Many people don’t think of it as one, but hearing loss is actually a comorbidity. It’s important to take note of these linkages between chronic conditions so that they can be addressed and treated properly. It is especially important to rule out hearing loss as a result of a more serious medical issue.
Five Major Comorbidities
There are five major comorbidities of hearing loss. They include cardiovascular disease, diabetes, thyroid disease, dementia, and depression. Hearing loss can be devastating on its own, but combining it with another illness can be completely life-altering for some individuals.
According to National Institutes of Health, those with diabetes are twice as likely to develop hearing loss compared to those without. High blood sugar as a result of diabetes has the potential to damage blood vessels and nerves of the inner ear.
Much like diabetes can have an effect on the vessels and nerves of the inner ear, cardiovascular disease can also cause trauma to the inner ear. Damage to blood vessels and nerves of the inner ear can lead to hearing loss.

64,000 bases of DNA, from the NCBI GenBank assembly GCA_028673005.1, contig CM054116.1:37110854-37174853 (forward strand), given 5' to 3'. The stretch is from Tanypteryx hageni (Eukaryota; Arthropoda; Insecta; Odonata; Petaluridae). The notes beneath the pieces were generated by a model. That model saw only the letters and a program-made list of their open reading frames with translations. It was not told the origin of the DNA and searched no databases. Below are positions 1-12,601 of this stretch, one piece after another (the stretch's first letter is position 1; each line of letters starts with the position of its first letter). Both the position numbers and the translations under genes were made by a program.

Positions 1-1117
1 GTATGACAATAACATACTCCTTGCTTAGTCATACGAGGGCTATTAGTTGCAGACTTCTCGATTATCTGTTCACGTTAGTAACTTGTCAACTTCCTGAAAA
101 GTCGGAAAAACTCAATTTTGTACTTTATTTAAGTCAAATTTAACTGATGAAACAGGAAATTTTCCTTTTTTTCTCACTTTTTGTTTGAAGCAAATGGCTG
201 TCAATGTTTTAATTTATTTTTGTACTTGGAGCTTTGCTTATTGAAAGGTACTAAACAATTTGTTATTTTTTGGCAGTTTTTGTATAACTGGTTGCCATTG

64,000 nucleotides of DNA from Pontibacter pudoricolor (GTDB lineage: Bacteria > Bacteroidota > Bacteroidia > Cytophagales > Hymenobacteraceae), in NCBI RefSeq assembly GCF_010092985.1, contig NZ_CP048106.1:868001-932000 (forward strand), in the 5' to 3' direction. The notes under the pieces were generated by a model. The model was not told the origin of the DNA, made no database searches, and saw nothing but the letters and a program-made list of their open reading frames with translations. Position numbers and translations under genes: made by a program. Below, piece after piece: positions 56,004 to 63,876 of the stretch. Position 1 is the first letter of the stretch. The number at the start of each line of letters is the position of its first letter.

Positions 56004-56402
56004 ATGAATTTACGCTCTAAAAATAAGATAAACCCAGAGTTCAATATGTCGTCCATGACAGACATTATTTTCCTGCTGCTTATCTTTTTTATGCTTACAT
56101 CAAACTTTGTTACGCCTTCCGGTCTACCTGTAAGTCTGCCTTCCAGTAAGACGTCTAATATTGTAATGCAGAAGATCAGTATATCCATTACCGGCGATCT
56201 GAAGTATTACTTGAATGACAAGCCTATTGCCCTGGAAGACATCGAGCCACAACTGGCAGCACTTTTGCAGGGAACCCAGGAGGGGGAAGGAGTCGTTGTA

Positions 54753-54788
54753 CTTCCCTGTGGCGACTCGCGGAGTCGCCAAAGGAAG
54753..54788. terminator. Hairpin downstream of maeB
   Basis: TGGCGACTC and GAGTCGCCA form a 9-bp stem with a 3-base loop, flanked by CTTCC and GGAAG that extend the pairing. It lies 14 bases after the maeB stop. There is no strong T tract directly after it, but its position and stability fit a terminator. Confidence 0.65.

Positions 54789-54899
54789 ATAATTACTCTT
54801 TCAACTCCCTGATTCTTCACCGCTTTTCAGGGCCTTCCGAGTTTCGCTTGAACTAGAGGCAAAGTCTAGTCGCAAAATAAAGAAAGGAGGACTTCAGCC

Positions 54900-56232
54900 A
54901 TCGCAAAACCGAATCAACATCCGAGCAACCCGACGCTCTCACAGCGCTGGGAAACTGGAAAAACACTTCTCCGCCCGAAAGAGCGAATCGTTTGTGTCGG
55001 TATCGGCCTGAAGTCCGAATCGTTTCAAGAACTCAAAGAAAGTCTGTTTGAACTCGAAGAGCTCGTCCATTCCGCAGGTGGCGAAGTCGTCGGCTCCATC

Issues with the thyroid may impact numerous parts of the body. Researchers are exploring the connection between disorders of the thyroid and hearing loss to better understand the comorbidity.
It isn’t uncommon for individuals that face hearing loss to also experience depression. Adjusting to hearing loss takes an emotional toll. Struggling to understand conversations can make individuals feel isolated in social situations.
When individuals are constantly straining to hear, the brain can become exhausted. This impacts its ability to reach peak performance. Because of this, hearing loss is linked to cognitive decline and dementia. Additionally, the isolated and depressed feelings individuals may experience due to hearing loss can also cause individuals to withdraw. The lack of social interaction can speed up cognitive decline.
Individuals with hearing loss may also suffer from balance issues and subsequent falls. Other less common comorbidities include fibromyalgia, arthritis, sleep apnea, anemia, and kidney disease.